An exhaustive series of autopsies performed on Ötzi revealed embarrassing Trichuris trichiura eggs, or whipworm — but once again, he was carrying two Birch galls (Piptoporus betulinus) which contain oils toxic to parasites and laxative compounds that would cause expulsion of the dead and dying worms and their eggs. [16] Before we dismiss this ancient Tyrolean as a grunting sub-human, we might remember that at any given moment, an estimated two-thirds of the present world population is suffering parasitic infections. Ötzi, at least, had the wherewithal to recognize and treat his malady. What were at first taken to be rather unsophisticated tattoos (bars, crosses and parallel lines concentrated at his joints and along the lower spine) prove to be rather surprising “evidence that Europeans practised acupuncture some 2,000 years before the Chinese. ‘It looks like an early form of acupuncture originated in central Europe,’ said Dr. Frank Bahr, president of the German Academy for Acupuncture. … ‘I was amazed, 80 per cent of the points correspond to those used in acupuncture today.’ … ‘These points would still be selected by the best acupuncturists,’ Bahr said.” [17] Thus, Ötzi enjoyed the best medicine of his day — and the worst of ours. This minimalist from the past has unwittingly fuelled an exploitative dance macabre. Following a bitter custody dispute, he has been installed in the Museo Archeologico dell’Alto Adige, in Bolzano, Italy. Who says Americans are gauche? Here, consumer-ghouls can slake their thirst for Ötzi backpacks, Ötzi note-pads, Ötzi fanny-packs, Ötzi mouse pads, Ötzi pins, Ötzi badges, Ötzi baseball caps, Ötzi T-shirts, Ötzi key rings, Ötzi cigarette lighters, Ötzi chocolate cadavers (tarted-up in a red bow-tie and straw-boater), Ötzi pizza, Ötzi ice cream, Ötzi ice wine, Ötzi iced tea, and don’t forget the Ötzi wurst! Wurst of all, some loathsome new life form is actually buying this crap.


A tree, any tree, is a splendid thing. Homer said: “As the leaves of trees, so are the of men.” Living beings that have witnessed the rise and fall of civilizations are rightly deserving of our best efforts to protect them. More immediately, as Ötzi well knew, trees are also invested with a largesse of pharmacological and physical properties. Every tree has its virtue, and it’s just not true that the only trees “worth saving” are in far off rainforests: the virulently toxic Yew yields a breakthrough in cancer research, thus redeeming an age-old association with death and mourning. The humble Pussywillow has recently been appropriated by Indian supremacists to advance an increasingly familiar argument: aboriginals introduced the white man to “Willow magic”; prior to this selfless act of kindness, salicin or salicylic acid (synthesized finally into aspirin) was unknown to Europeans. Sad to say, some sources actually suggest that the now ubiquitous White Willow (the readiest source of salicin) was an Old World introduction to North America. Be that as it may, salicin was certainly known to, and recorded by, Hippocrates in 200 BC, Dioscorides in 100 AD, and Galen in 200 AD.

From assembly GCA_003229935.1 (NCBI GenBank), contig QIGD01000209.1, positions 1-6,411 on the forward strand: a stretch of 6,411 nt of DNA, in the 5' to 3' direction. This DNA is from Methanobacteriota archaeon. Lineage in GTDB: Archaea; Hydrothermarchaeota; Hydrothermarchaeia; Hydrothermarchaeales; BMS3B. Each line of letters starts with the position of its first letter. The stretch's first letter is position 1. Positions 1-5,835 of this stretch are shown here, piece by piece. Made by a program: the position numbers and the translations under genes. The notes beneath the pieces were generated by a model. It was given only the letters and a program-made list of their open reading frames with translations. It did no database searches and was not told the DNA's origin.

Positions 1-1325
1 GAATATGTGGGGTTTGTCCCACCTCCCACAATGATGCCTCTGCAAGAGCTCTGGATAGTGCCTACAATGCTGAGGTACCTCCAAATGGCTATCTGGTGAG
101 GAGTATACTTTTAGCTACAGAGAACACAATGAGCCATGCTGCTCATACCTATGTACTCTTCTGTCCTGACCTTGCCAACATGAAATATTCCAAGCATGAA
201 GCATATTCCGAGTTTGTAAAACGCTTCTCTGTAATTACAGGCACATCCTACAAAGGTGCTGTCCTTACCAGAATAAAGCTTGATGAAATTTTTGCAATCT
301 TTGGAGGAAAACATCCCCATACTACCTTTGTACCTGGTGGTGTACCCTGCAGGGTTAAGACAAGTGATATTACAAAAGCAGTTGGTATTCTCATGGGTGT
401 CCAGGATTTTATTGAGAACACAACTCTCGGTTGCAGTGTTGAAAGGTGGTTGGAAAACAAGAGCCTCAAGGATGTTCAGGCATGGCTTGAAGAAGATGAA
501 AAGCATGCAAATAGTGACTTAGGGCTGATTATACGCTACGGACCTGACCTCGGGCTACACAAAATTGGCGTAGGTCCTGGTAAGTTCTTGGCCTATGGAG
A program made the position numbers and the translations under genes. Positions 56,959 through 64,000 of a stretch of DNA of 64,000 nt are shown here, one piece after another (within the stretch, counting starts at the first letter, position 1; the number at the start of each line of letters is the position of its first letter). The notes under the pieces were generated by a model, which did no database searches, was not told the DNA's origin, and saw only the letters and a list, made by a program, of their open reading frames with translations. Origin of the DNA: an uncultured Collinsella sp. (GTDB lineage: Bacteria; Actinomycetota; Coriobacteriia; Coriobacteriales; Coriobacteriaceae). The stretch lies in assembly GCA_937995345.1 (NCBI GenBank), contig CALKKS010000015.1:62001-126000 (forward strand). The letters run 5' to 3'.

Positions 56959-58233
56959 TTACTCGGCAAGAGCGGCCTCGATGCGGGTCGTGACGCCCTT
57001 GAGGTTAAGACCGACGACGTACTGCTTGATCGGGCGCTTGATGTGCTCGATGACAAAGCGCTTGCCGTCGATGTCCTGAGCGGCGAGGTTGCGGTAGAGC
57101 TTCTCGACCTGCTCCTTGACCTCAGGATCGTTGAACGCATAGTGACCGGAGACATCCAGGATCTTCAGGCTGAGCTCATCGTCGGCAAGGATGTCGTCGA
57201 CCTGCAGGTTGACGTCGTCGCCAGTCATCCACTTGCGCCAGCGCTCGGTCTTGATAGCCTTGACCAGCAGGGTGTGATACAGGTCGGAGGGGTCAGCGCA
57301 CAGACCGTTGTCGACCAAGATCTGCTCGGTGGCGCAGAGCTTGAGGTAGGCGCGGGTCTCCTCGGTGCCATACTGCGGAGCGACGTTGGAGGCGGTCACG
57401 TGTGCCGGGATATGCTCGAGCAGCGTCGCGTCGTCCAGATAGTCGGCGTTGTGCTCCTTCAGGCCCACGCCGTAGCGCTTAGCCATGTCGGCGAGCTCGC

He who plants a tree Plants a hope…. Canst thou prophesy, thou little tree, What glory of thy boughs shall be? … Gifts that grow are best; Hands that bless are blest; Plant! life does the rest! – Lucy Larcom



It is virtually impossible to place a monetary value on the many vital services that trees provide, but the California Department of Forestry and Fire Protection tried. By their (1994 US-dollar) reckoning, a single tree will contribute services worth nearly $200,000 over the course of a 50-year lifetime. This includes providing oxygen ($31,250), recycling water and regulating humidity ($37,000), controlling air pollution ($62,500), producing protein ($2,500), providing shelter for wildlife ($31,250), and controlling land erosion and fertilizing the soil ($31,250).

As for the pleasure of escaping the heat of the day to daydream beneath the frothy canopy of a blossoming tree, swinging on a rope swing, picking the season’s first batch of cherries, listening as your children play in a treehouse, or watching birds nesting in a sapling you planted, no dollar value has ever been assigned. Since the 1940s, California has lost more than a million acres of woodland. Population growth — and the inevitable suburbanization that accompanies it — is expected to devour another quarter million oak-covered acres by the year 2010. As elsewhere, California can thank unchecked immigration for the congestion. Just to keep up, the state must now build a new school every 24 hours. Hey, whatever. In 1954, a micro-manager, appropriately named Brown, estimated that if humans would just learn to subsist on glop pumped out of algae farms and yeast factories, the planet might yet sustain 50 billion people. [18]